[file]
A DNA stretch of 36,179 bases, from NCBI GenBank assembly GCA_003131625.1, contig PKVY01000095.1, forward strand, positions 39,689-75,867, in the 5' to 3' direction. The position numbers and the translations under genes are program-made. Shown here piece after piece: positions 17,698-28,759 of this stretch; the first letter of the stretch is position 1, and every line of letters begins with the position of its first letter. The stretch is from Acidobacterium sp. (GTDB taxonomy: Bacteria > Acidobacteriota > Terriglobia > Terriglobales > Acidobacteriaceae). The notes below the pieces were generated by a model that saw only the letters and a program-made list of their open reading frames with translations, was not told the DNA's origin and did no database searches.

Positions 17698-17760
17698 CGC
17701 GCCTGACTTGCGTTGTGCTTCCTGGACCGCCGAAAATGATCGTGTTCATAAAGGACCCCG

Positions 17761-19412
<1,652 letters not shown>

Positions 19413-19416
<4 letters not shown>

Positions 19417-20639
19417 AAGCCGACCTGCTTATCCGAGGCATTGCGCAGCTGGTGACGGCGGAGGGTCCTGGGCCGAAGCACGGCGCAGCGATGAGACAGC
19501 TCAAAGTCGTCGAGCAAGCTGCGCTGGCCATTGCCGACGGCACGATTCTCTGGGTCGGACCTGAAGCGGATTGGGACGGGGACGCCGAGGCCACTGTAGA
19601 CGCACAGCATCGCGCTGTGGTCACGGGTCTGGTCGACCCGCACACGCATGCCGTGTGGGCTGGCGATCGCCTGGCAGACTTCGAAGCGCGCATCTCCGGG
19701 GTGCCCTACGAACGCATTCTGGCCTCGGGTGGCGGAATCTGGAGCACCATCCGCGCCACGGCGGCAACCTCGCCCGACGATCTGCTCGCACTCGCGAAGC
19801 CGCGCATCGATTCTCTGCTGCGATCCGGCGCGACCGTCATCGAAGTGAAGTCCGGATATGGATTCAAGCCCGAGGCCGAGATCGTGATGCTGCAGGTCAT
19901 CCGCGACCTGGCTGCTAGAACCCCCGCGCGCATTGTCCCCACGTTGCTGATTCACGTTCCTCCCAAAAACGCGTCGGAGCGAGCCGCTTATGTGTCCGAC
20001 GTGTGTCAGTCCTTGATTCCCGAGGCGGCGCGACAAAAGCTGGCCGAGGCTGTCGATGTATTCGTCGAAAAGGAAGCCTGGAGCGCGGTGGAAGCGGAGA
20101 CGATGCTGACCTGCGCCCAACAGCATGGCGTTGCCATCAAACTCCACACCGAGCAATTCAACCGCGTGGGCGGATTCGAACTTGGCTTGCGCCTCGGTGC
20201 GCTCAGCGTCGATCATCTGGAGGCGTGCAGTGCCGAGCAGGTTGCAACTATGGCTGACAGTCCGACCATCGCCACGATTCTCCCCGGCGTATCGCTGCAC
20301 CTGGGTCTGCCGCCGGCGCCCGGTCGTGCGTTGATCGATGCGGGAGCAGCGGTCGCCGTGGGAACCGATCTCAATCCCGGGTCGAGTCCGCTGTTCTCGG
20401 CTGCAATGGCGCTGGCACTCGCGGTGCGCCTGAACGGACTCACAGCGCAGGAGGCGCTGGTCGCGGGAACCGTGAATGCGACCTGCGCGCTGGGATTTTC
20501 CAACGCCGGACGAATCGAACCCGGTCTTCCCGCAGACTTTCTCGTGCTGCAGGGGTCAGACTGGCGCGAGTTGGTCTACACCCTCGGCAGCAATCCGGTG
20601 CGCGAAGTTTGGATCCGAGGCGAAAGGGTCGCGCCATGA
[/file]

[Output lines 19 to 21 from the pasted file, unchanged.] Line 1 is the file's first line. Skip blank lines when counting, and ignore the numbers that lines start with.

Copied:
20301 CTGGGTCTGCCGCCGGCGCCCGGTCGTGCGTTGATCGATGCGGGAGCAGCGGTCGCCGTGGGAACCGATCTCAATCCCGGGTCGAGTCCGCTGTTCTCGG
20401 CTGCAATGGCGCTGGCACTCGCGGTGCGCCTGAACGGACTCACAGCGCAGGAGGCGCTGGTCGCGGGAACCGTGAATGCGACCTGCGCGCTGGGATTTTC
20501 CAACGCCGGACGAATCGAACCCGGTCTTCCCGCAGACTTTCTCGTGCTGCAGGGGTCAGACTGGCGCGAGTTGGTCTACACCCTCGGCAGCAATCCGGTG